But if you are a selectee, which is one in four or five people, they pull you out and they give, you know, what I call, you know the equivalent of, you know, a colonoscopy. They just check everything. They go through your bag and they take shoes off, you take your coat off and they pat you down. And it’s a real pain in the neck. I’m sure it’s happened to you.

The way it happens today is … their criteria are … are you a member of their Frequent Flyer Club? Have you bought a one-way ticket and have you made your reservation less than 48hours in advance. The criteria is something like that. Why is it those criteria? Because the hijackers weren’t members of Frequent Flyer Clubs, they’d made their reservations, at least some of them … very much not in advance of the flight. And they only bought one way tickets, for obvious reasons.

Well, that’s just plain stupid. Because when I take the shuttle to Washington, I’m always singled out because I haven’t made my reservation in advance, I don’t want to be a member of the US Air Frequent Flyer Club and, the shuttle, by definition, is a one-way ticket. So I find myself being a selectee, and every once in a while I look to my left and you know, Chuck Schumer is there as a selectee … because he’s taking the shuttle. That makes no sense.

What makes sense is to have passengers screened by some criteria that are logical. And that, you know …and it may mean “have you opened up nine bank accounts in the last month? “Have you rented cars for five of your friends? Have you had six jobs in the last two years?” And, yes …”Have you traveled to Afghanistan, Pakistan and Saudi Arabia in the last year?” Maybe that makes you statistically more of a risk then, you know, Chuck Schumer who’s taking the shuttle.

Heffner: Still 15 months spent with this horrendous deed … 9/11 … what did change in your thinking?

Brill: I think the country changed a lot and I think, certainly, my view of what kind of country we had changed a lot. The reason I wrote this book was …and it’s … the best journalism always comes out of being curious, being intensely curious about something. Because if you’re intensely curious and you’re a good reporter and you go find it … then you don’t have to fake your enthusiasm when you make the discovery of what you’re curious about.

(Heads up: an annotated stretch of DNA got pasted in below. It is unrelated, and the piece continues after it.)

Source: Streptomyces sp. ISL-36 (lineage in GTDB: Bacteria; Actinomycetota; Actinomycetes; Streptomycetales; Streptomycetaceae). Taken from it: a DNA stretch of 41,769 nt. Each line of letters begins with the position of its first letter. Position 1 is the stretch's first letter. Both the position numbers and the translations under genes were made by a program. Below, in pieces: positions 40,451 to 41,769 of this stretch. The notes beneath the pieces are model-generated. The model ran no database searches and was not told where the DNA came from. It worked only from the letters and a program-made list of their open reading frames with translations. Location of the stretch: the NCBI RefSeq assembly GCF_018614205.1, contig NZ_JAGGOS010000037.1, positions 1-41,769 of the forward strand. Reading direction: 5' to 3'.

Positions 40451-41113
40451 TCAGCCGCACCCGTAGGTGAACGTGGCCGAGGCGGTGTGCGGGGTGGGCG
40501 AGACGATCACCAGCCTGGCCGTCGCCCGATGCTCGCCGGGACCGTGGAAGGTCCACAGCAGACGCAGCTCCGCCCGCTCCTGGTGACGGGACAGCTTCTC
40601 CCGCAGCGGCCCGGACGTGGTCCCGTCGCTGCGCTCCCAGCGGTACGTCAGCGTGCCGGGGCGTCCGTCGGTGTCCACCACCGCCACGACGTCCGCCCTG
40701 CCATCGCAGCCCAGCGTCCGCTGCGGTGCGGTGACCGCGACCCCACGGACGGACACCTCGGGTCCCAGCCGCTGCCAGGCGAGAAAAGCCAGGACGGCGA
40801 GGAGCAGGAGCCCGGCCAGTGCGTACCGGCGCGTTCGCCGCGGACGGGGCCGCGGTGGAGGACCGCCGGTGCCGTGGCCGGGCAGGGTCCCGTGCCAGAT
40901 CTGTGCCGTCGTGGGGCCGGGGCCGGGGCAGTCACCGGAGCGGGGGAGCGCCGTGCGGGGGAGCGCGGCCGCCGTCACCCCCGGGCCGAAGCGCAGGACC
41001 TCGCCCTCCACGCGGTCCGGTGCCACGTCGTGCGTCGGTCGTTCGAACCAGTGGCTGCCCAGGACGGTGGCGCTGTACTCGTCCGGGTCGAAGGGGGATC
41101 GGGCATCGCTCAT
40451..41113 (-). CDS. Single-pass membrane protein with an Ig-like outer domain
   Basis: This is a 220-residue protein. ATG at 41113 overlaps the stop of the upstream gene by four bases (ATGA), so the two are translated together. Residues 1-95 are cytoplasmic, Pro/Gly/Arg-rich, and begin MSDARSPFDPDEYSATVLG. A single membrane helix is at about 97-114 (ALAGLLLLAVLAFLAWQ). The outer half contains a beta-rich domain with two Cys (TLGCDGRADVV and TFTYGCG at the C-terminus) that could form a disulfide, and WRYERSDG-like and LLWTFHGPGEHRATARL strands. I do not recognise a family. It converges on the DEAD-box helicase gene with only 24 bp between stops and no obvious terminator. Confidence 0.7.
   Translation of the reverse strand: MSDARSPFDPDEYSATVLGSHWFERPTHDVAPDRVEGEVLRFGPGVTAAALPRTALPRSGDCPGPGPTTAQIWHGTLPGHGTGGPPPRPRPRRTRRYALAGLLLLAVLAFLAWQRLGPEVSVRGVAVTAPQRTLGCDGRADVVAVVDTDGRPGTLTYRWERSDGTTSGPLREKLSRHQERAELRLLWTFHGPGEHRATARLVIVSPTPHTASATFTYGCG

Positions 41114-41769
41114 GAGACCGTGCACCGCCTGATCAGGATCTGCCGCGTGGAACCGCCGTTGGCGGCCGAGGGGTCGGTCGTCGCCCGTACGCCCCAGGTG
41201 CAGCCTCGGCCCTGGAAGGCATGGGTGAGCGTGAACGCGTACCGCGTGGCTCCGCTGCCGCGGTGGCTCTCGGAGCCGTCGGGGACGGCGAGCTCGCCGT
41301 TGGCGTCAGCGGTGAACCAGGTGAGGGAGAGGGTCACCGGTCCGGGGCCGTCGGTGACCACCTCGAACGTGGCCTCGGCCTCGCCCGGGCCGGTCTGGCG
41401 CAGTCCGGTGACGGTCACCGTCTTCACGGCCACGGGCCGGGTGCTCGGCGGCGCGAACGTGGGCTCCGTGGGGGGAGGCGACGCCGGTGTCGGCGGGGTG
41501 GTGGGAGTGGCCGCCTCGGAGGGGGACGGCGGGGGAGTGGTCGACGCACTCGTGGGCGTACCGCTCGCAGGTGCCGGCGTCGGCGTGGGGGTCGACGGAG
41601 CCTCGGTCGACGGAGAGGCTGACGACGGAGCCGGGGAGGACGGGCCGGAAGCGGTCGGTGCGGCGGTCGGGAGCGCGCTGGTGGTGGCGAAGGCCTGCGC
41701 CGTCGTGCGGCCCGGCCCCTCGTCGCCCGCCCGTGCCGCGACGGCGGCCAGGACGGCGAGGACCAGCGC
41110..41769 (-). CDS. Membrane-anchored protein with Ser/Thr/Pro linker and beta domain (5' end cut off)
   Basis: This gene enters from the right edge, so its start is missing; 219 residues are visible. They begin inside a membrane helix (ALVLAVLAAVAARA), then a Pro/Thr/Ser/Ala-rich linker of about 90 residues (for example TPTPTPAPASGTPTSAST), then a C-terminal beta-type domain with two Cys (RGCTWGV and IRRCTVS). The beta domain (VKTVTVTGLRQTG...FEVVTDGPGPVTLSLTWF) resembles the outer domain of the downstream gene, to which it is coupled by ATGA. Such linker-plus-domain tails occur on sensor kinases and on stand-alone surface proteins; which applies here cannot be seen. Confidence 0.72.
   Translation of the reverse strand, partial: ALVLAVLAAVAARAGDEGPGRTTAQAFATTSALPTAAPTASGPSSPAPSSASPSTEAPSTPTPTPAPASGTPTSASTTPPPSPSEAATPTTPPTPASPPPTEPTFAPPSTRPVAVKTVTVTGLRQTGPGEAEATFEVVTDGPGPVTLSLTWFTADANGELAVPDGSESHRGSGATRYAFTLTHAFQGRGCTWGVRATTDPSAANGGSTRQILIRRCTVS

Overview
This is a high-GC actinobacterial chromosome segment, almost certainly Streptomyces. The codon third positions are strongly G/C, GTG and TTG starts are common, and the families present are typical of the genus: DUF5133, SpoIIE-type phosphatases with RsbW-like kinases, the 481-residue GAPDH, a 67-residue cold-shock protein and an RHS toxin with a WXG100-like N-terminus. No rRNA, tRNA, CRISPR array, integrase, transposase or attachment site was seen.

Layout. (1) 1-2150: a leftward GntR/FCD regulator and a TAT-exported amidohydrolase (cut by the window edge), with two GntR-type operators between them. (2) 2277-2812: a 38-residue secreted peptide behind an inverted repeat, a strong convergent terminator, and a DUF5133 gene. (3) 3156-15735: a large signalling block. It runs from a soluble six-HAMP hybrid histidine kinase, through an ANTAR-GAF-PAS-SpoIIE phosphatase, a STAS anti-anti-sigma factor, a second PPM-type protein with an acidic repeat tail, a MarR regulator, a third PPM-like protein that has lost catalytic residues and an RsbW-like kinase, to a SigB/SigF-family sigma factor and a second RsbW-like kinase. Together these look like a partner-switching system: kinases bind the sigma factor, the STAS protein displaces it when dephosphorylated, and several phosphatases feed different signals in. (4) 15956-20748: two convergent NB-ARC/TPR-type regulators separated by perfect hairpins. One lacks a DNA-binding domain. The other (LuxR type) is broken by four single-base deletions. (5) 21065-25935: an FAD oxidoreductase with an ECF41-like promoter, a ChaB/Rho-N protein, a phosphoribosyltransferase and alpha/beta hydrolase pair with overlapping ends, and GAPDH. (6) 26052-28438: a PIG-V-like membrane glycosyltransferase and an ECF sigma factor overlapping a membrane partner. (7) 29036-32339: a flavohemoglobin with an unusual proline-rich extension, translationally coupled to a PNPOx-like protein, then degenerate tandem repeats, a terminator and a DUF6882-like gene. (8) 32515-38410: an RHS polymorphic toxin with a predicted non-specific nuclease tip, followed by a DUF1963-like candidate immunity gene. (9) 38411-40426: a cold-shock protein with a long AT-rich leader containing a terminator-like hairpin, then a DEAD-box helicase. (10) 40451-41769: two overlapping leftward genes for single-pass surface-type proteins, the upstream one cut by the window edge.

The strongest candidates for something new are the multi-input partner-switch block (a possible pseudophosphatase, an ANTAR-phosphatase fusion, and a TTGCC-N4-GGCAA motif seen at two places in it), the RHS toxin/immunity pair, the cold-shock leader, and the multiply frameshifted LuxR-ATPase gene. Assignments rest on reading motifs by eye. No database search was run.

And I remember sitting at the breakfast table the day after with my son who was then about 14 years old. And I remember saying to him, I said, “how are we ever …” this is not a very reassuring conversation … father to son in retrospect … but I remember saying to him … “how are we ever going to deal with this. I mean we have … you know the biggest story in the country was the sex life of some Congressman in California … none of us had ever heard of … Gary Condit. We had, you know, a President we didn’t think was deeply, heavily involved in substance.

“We, we sort of … our Congress, we perceived that our Congress and the White House were totally paralyzed by lobbyists; we’re grid locked. We sort of liked the gridlock. We liked the Democrats to be fighting with the Republicans because Americans basically just don’t trust government.

“Suddenly, this morning, we’ve got to look to our government to make it safe for us to get on a subway, or go through the Holland Tunnel or go to a Yankee game. We have to look to the government to re-open the Stock Market, to get the economy back. The airlines are damaged …how are they going to get the airlines back up? How are we going to do all of these things, and how are we going to make it safe, and how are we going to do that without completely screwing up the civil liberties we have in this country?